Beijing stops approving new permits for Lithuanian food exports to China – service

  • 2021-08-22
  • BNS/TBT Staff

VILNIUS – Lithuanian food producers continue to export their products to China, which has cancelled its next direct freight trains to Lithuania amid rising political tensions between Being and Vilnius, but the State Food and Veterinary Service (SFVS) notes that the process of approving new export permits has stopped. 

The authority has not yet received any indications of problems with milk, meat and other product exports to China, but there are some signs already, according to SFVS Director Mantas Staskevicius.  

"So far, our office has not directly received any additional questions or indications that something has stopped, but a month ago, the Chinese contacted us and gave a list of certain non-compliances, and one of our beer exporters was taken off the list [of companies] allowed to supply products to China," he told BNS. 

Lithuania's talks with China on export permits for feed, non-animal products and edible offal had been growing increasingly difficult since the start of the year and have finally come to a complete stop, according to the official.

"[China's authorities] have stopped the certification process. Questionnaires are not being filled in because of a lack of audits on their side and everything has stopped," he said. "We have not received any indication from their side that the approval of products might stop. They just not doing it. I can't comment on why."

At the beginning of the COVID-19 pandemic, China assessed the whole situation in Lithuania, including what safety measures were being taken, the director said.

China's authorities did not express any doubts back then, so it would be strange if they decided to close the Chinese market to Lithuania, he added.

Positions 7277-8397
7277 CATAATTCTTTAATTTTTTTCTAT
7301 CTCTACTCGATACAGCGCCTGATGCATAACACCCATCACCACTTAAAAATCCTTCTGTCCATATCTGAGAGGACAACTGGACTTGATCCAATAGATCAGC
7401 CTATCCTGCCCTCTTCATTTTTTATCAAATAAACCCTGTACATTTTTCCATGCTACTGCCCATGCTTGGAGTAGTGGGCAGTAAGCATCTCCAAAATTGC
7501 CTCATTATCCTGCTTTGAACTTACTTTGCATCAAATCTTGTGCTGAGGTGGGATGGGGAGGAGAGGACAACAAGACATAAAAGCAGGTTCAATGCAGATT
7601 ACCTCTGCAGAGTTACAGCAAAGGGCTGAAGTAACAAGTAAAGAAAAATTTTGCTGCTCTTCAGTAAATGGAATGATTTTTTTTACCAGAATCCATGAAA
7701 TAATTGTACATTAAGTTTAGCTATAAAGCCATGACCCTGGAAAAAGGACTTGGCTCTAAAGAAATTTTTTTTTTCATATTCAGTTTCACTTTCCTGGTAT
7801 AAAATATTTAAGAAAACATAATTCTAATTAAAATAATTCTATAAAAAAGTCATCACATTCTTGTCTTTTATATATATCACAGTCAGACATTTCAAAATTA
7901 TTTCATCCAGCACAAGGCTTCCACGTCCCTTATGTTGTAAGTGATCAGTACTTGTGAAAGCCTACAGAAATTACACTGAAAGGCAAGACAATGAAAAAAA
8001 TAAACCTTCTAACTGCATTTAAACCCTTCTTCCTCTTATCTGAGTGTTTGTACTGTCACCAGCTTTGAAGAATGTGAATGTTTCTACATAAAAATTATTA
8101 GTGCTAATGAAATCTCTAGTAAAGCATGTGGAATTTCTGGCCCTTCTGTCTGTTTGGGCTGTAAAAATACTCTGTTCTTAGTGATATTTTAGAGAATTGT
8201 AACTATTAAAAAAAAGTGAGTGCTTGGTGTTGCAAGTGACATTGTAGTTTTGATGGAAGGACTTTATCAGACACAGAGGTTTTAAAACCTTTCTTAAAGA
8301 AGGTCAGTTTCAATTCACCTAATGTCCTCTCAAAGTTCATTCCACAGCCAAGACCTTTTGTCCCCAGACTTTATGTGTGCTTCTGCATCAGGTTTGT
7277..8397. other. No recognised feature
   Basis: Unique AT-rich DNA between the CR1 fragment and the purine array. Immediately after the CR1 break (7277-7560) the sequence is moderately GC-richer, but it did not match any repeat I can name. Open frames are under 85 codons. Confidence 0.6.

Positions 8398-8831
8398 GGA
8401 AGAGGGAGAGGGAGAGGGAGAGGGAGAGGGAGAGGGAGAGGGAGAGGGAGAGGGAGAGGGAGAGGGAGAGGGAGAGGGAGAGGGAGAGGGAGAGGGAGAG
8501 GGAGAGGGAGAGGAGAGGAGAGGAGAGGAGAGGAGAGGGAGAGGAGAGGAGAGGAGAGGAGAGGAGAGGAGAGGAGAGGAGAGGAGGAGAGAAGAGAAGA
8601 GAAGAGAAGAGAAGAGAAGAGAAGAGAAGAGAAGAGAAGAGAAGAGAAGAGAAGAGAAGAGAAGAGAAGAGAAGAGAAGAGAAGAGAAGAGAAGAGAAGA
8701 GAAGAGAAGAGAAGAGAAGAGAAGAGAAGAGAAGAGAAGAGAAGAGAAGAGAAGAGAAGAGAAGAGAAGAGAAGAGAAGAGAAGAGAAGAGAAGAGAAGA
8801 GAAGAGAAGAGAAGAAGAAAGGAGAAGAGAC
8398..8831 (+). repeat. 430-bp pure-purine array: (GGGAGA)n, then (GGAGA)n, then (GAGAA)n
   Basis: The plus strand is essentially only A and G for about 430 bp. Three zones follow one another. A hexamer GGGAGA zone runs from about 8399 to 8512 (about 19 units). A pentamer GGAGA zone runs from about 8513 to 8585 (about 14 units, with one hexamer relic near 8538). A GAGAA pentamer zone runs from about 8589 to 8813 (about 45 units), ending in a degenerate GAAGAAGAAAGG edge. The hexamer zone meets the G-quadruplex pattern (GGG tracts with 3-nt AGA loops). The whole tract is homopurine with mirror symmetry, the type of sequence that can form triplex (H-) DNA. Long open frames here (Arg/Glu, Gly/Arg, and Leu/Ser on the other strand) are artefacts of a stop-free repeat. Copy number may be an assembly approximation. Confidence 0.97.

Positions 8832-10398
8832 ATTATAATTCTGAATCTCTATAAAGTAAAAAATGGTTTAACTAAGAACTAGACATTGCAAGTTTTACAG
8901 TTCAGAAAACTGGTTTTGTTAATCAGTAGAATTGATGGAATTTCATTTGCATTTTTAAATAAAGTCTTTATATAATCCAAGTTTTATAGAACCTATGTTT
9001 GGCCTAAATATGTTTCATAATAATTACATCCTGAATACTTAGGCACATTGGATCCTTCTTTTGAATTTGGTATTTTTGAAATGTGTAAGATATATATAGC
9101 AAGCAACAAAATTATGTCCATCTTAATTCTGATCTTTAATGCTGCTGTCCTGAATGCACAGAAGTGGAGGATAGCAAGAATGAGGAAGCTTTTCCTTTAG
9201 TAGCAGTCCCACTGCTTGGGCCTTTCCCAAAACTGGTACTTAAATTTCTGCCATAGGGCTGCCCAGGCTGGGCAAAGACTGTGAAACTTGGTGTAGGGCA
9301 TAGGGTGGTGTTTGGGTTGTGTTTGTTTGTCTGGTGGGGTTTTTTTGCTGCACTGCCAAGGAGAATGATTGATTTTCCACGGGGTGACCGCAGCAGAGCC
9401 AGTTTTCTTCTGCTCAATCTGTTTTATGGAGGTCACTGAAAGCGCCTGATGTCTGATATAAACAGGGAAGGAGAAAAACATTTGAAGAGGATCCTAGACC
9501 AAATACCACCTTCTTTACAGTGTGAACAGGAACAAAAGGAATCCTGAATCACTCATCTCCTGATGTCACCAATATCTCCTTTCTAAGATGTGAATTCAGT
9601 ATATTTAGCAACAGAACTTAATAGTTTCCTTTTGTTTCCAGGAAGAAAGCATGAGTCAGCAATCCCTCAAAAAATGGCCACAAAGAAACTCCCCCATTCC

Dalius Trumpa, CEO of Rokiskio Suris, a leading Lithuanian dairy group, says his company has recently signed a contract with a Chinese company for the supply of lactose by rail. 

"So far, we have not received any notifications from our partners, but if trains are halted, there will be a question of how to deliver the products to China," he told BNS. 

Rokiskio Suris would then export its products by sea, in containers, which would take longer and be more expensive, according to the CEO.

Linas Griksas, CEO of Krekenavos Agrofirma, a Lithuanian meat processor that exports beef to China by sea, says he has not noticed any changes yet, adding that businesses have become “hostage” to the growing political tensions.  

"We are, of course, hostages to the situation. We are not part of the process, the government is," he told BNS. "We are not involved; I cannot comment on that."

Lithuania exported 472 tons of beef, 7,700 tons of dairy products and 625 tons of fishery products to China last year, and 553 tons of beef, 3,900 tons of dairy products and 80 tons of fishery products as of August, 2021, according to the State Food and Veterinary Service.